The results of our spatial models demonstrate a major shift over time from anthropogenic toward poultry predictor variables linked to H7N9 human cases, apparent in wave 4 and confirmed in wave 5. This shift was evident in both BRT and generalized linear models. More specifically, the predictive power of poultry variables increased over time and was greatest in the last epidemic, pointing to areas with high chicken densities and high chicken-to-duck ratios. A recent study on H7N9 human cases showed an increase in periurban and rural cases in the fifth wave and a comparatively higher number of cases among middle-aged persons (1). However, apart from the overall increase in cases, the study did not suggest any other major epidemiologic differences, and other authors have made similar observations when comparing waves 1–4 (1,5,8). Our results do not contradict the observation of a higher number of human cases in periurban and rural areas, because high poultry production regions are typically located in periurban and rural settings, but they strongly support the hypothesis that the H7N9 virus may have spread in the chicken reservoir much more extensively during the last 2 epidemic waves than was previously the case, with a particularly marked geographic range expansion in the last epidemic wave. This observation, based on human cases, can be linked to the emergence of HPAI H7N9 that was reported early in 2017 in southern China (13). Recently published results showed that human cases of HPAI H7N9 were already found beyond Guangdong, in Hunan and Guangxi Provinces in early 2017 (15). In parallel, a comparatively higher number of reports of H7N9-positive samples was found in chicken farms this year in comparison with previous epidemic waves, including reports of HPAI H7N9 in northern China, in Tianjin (39). The precise role of the gain in pathogenicity on the range expansion of H7N9 remains unclear, as do the main mechanisms of transmission along the poultry production and value chain networks. However, the fact that such a range expansion took place in parallel with the emergence of a highly pathogenic variant seems unlikely to be coincidental.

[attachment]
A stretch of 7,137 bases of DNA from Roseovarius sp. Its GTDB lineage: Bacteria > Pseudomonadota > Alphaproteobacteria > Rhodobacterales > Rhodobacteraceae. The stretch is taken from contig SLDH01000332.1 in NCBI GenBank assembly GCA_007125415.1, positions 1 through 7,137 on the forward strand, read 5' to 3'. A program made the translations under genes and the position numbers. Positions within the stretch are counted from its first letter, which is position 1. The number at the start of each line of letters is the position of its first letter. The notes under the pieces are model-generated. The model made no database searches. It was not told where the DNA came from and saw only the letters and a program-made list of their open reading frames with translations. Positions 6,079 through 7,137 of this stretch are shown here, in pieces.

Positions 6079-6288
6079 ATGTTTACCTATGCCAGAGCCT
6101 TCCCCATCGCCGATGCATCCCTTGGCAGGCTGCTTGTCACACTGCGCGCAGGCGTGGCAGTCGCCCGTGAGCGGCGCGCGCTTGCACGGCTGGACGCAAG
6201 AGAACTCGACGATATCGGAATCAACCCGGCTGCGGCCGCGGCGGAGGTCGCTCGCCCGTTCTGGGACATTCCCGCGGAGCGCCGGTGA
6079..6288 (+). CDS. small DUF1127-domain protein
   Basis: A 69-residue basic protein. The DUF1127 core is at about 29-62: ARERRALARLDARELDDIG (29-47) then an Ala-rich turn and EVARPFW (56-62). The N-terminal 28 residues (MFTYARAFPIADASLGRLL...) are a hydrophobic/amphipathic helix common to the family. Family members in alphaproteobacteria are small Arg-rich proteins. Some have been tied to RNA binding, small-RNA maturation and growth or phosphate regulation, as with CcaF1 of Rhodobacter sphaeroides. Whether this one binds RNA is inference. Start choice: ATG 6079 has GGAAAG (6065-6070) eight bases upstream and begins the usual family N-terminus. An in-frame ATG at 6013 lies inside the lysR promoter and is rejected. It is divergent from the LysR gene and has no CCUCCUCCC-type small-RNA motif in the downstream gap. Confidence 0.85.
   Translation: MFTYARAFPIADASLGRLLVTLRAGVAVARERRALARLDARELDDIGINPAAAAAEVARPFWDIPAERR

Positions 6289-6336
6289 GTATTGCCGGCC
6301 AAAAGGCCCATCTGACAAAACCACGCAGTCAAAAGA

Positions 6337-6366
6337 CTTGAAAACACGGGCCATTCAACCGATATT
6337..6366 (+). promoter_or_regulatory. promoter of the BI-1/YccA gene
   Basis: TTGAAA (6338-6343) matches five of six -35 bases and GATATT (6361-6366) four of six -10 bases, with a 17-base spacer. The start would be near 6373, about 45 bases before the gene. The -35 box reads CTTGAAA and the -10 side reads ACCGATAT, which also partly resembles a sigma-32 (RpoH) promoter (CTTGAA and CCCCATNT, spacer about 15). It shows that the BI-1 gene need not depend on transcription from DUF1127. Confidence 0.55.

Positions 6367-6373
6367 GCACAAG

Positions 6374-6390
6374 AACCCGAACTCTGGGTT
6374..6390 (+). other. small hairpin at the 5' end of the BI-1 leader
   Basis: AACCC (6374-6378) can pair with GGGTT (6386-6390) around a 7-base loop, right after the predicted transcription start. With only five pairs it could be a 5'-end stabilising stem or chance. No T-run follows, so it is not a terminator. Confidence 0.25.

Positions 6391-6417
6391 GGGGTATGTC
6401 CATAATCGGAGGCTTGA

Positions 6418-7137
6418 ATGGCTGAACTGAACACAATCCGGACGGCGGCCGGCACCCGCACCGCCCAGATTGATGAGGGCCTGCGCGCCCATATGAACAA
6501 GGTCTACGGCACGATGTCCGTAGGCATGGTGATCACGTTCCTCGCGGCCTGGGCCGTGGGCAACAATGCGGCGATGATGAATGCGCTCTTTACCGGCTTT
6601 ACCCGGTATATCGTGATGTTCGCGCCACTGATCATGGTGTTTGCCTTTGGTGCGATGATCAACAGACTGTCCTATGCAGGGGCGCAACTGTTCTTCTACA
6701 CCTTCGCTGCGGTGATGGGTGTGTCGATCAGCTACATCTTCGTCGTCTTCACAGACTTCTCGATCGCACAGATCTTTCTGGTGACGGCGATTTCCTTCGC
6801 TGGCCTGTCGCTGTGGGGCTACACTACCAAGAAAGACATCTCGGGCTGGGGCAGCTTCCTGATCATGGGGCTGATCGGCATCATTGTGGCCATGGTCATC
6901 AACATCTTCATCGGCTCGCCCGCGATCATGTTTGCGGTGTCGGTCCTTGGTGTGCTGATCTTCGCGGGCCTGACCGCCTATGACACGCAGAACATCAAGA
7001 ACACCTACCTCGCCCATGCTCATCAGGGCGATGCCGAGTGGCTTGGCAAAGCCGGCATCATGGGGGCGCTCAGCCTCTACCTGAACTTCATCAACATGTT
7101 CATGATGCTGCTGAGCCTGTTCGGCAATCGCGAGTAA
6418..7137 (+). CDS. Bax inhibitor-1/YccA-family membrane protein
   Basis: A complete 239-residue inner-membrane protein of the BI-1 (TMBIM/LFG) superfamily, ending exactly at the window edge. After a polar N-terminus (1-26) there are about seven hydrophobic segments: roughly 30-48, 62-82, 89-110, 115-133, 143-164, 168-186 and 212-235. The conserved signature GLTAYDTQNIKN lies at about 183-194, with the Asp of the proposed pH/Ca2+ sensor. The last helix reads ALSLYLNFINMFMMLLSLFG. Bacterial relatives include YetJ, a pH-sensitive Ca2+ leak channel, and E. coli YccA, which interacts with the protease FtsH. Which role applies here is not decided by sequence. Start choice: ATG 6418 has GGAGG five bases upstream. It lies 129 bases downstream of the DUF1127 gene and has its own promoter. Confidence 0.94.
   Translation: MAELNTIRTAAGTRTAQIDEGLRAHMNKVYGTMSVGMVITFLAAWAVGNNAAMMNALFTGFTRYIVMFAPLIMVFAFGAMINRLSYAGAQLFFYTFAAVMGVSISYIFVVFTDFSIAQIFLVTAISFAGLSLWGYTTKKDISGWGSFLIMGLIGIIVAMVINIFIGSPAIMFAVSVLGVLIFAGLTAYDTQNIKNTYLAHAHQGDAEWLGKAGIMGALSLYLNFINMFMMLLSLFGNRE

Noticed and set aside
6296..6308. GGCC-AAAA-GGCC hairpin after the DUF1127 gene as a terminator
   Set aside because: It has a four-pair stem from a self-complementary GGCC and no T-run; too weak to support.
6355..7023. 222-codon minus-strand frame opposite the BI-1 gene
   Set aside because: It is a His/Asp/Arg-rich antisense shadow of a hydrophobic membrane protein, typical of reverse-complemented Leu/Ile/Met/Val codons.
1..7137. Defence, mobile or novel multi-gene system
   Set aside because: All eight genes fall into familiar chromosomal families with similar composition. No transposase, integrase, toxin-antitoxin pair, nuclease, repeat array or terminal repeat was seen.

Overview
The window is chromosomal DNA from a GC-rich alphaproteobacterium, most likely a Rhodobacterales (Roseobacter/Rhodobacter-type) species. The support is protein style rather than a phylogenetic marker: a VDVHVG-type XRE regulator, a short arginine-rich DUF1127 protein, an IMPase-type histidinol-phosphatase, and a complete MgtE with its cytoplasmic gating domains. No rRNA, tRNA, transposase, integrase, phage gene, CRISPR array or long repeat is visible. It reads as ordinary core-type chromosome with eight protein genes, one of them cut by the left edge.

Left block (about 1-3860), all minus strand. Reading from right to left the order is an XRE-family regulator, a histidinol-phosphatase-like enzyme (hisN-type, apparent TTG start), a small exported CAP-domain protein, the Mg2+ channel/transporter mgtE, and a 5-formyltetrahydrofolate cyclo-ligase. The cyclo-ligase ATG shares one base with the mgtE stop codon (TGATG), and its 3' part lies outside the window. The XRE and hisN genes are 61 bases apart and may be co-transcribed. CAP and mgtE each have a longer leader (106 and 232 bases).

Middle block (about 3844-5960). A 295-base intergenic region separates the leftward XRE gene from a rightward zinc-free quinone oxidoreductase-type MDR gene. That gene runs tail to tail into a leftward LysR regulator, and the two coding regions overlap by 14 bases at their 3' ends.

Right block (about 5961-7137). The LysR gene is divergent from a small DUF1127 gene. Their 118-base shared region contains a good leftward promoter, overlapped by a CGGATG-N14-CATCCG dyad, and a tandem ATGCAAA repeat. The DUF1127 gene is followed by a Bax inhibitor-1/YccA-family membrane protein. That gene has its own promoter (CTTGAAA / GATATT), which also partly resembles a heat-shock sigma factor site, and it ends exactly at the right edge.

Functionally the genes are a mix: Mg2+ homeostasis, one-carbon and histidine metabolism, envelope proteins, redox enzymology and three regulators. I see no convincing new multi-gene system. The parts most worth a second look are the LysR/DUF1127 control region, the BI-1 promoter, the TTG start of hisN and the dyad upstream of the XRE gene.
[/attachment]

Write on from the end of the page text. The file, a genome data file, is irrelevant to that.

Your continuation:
It should be noted that the measure of predictor weights in the model, the RC, is relative, so that the sum of RCs equals 1. If, therefore, the poultry variables become better predictors of H7N9 incidence in humans, the RC of other variables must decrease, even if their effect on the predicted incidence remains fairly constant. The contribution of LPMs may have remained high, but its combination with increasing transmission along the poultry production and value chains may be responsible for the geographic range expansion and higher incidence observed during the fifth wave.

Although some of the highest incidences of H7N9 were observed along Taihu Lake, the predictive capacity of variables associated with water birds had a much lower influence in the models than did the anthropogenic and poultry variables. Many interfaces combining wetlands, intensive poultry farming, and rice paddy fields are present in southeastern China and may have played a role in the initial emergence of the H7N9 virus in the Shanghai area (40). As the virus spread in the following epidemic wave, however, the contribution of wild birds to overall disease circulation may be fairly low, which is reflected by the low relative contribution of the water bird habitat proxy variables.